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I am a full- time mum of 2 under 4year olds! I have a 'little' obsession with makeup. I don't even have to wear it. I just like having it!


I'm a twenty somthing with a 'mild' obsession with makeup and clothes. Here you will be able to see my attempts to organise the Chaos of my erratic mind and condense it's contents onto these virtual pages of LUST LISTS....

Thursday, 19 August 2010

Favourite book it is then....

If you'd asked me a while ago I'd have said The Time Traveller's Wife was my favourite bookof all time without any hesitation. I discovered it through my mum when I was still living at home (hello 5 years ago!) and she in turn discovered it through Richard and Judy's book club. I was gripped by it, turning every page as if I were being paid for getting through them in the fastest possible time. I carried it to school (I must have been in 6th form so that means it was at least 6/7 years ago) reading it in the common room between lessons and under the table in the ones I thought I could get away with it in. I read through lunch, I read whilst walking home, even crossing roads, oblivious to the on-coming threat of traffic (somthing I do not recommend). I read through dinner and then through the evening hours until I literally fell asleep with itchy red blood shot eyes. I did this for 2 days straight until it was finished. Then I cried.

It could have been exhaustion causing me to feel emotionsl. It could have been because the ending was so final that there was no room for the sequels todays Twilighters have some to depend on to get their next fix. When it was finished. There really was no more and I pined for it.

It could have been because Audrey Niffenegger wrote Henry and Claire so well that they came to life in my mind. I felt like I knew them. I cared about them (somthing which Stephanie Meyer failed to get me to do with Bella and Edward). I wanted them to have a happy ending. They didn't get one. I cried because the book was sad. Because the story was told so exquisitley that the loss and heartbreak made me feel empathy.

Sympathy is an easy thing for an author to conjure up in her readers...but Empathy? To truly not just feel sorry for the person with the heartbreak but to feel it with them? And all of that for characters who didn't exist anywhere but inside the pages of a book?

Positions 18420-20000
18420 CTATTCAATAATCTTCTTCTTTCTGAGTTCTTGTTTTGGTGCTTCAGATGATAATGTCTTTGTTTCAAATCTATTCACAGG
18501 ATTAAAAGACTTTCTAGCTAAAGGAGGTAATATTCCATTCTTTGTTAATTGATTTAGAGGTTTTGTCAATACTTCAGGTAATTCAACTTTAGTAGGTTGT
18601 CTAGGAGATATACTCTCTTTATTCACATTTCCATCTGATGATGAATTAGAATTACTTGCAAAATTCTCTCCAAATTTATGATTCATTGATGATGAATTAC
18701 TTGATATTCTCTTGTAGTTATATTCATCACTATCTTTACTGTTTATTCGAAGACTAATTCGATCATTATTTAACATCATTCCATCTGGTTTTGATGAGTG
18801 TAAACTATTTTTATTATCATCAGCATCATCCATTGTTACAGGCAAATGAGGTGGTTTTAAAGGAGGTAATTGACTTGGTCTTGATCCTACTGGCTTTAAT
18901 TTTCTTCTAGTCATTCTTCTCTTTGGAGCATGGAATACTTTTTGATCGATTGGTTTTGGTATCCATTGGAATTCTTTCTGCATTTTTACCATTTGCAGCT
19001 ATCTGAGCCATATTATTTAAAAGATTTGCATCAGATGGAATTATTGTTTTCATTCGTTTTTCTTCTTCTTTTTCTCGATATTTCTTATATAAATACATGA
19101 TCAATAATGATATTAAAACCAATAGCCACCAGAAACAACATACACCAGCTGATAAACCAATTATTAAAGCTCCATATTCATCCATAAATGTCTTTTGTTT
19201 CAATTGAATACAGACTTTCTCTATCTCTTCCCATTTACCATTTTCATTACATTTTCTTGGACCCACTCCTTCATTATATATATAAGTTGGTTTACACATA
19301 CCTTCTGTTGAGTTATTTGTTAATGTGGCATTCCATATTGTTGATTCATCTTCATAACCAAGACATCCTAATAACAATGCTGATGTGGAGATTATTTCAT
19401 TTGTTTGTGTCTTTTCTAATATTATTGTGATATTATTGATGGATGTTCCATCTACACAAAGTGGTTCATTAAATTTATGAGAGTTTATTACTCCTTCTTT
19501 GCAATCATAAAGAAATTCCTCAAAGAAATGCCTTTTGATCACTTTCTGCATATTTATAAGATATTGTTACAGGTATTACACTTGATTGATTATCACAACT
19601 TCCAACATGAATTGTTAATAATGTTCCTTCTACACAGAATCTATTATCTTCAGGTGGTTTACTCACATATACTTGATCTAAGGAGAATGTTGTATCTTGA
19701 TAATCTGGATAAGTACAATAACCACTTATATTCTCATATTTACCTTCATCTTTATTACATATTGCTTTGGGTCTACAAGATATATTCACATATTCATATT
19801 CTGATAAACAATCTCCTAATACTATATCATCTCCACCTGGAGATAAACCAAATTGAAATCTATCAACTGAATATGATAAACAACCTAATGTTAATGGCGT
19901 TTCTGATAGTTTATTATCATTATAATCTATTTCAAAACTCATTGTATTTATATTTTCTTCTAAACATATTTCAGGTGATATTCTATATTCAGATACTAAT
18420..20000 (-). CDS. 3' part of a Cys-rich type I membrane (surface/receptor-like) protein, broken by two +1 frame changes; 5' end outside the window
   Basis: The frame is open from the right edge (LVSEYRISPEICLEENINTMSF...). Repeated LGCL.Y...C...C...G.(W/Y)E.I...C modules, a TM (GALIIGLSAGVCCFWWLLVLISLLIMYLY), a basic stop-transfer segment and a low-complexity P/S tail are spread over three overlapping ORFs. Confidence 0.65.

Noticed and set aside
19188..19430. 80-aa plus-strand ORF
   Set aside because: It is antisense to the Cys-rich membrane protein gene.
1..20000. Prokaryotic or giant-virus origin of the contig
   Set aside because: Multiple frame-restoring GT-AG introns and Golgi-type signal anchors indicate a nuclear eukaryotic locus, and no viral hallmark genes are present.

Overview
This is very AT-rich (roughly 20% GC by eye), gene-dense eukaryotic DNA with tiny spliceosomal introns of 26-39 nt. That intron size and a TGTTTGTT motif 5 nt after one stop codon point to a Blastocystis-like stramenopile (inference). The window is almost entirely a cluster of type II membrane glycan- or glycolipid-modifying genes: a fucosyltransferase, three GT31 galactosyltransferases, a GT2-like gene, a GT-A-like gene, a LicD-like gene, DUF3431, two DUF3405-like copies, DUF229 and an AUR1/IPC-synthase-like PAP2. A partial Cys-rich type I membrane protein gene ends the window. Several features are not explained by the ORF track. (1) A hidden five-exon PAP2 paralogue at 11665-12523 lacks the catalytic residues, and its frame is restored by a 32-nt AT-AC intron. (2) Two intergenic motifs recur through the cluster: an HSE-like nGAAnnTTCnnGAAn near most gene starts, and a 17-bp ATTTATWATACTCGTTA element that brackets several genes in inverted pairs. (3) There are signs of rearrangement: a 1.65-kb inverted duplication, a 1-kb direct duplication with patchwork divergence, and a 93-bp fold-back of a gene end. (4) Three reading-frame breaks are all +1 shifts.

If only she had been the author of Twilight.

I enjoyed the concept of Twilight, but Staphenie Meyer's writing skills left a lot to be desired with me... I would have enjoyed growing to love and care for her characters but they remained verymuch one dimensional, trapped on their pages, never quite managing to come to life. They lacked Niffenegger's magic touch. And it frustrates me that even though her book made it successfuly into the realms of Adult literature... they still managed to MURDER it with a stupid film adaptation that once again left out vital parts that were in the book and added in random made up scenes that never took place and were completely irrelevent to the story!!! Grrrr.... ever heard of the expression 'if it ain't broke, don't fix it!' ?? hmmm? have you? HAVE YOU!?

All that aside, because loads of people jumped on the band wagon when that atrocity of a film came out, I am no longer going to name The Time Travellers Wife as my favourite book...

Instead I'm going to go with the one that was my favourite for years before it.... the one that I still read again every summer and I see somthing different in it every time I do...

DOUGLAS ADAMS The Hitch Hiker's Guide To The Galaxy. *which was also nearly ruined by another nearly horrid film adaptation -rescued by martin freeman....but ruined by that god awful bit where Trillian has that emotion ray gun thing that she shoots them with to show them how she's feeling!? what was up with that!? But I'm not goining to go on about that now...

I think it appeals because I love randomness wih a point to it.... and then just plain old randomness which this book does ingeniously well..

One of my favourite characers is slarty bartfast because he reminds me of my step-dad (don't ask!) But what I find intriguing is that as I've read the book at differen ages and stages in my life I have identified with different characters and had different favourites and liked different bis. Heck, I've even noticed different bits.

When I read it in year 13 I was studying war poetry in English (I wanted to poke my eyes out and stuff them in my ears so I wouldn't have to be exposed to another stanza) And I loved the part where they are captured by the volgins and being read poetry as a orture method.

I loved how the answer to life the universe and everything was 42 and deep thought had calculated the answer without knowing what the real question was!! It's just an amazing read... I recommend it to man woman and child from ages 6 and up. my son is 4 but very bright and I have started reading him sections before bed. He loves it....

It's comedy but it makes you think... when you've finished reading it you might not think it, but I bet if you started at page one again you'd keep going til the end... the whole time saying to yourself 'I'll just get to the end of this bit then I'll stop'

Go and pick it up.. I swear you won't put it down without taking somthing away from it worth the time Douglas Adams took to write it. Too bad he popped his cloggs a couple of years (or more now?) ago.... with all the Meyers about we need people like him to balance out the literary world!

1 comment:

  1. you've totally swayed me into reading the hitchikers guide, i'm going to go buy it at the weekend :) xxx


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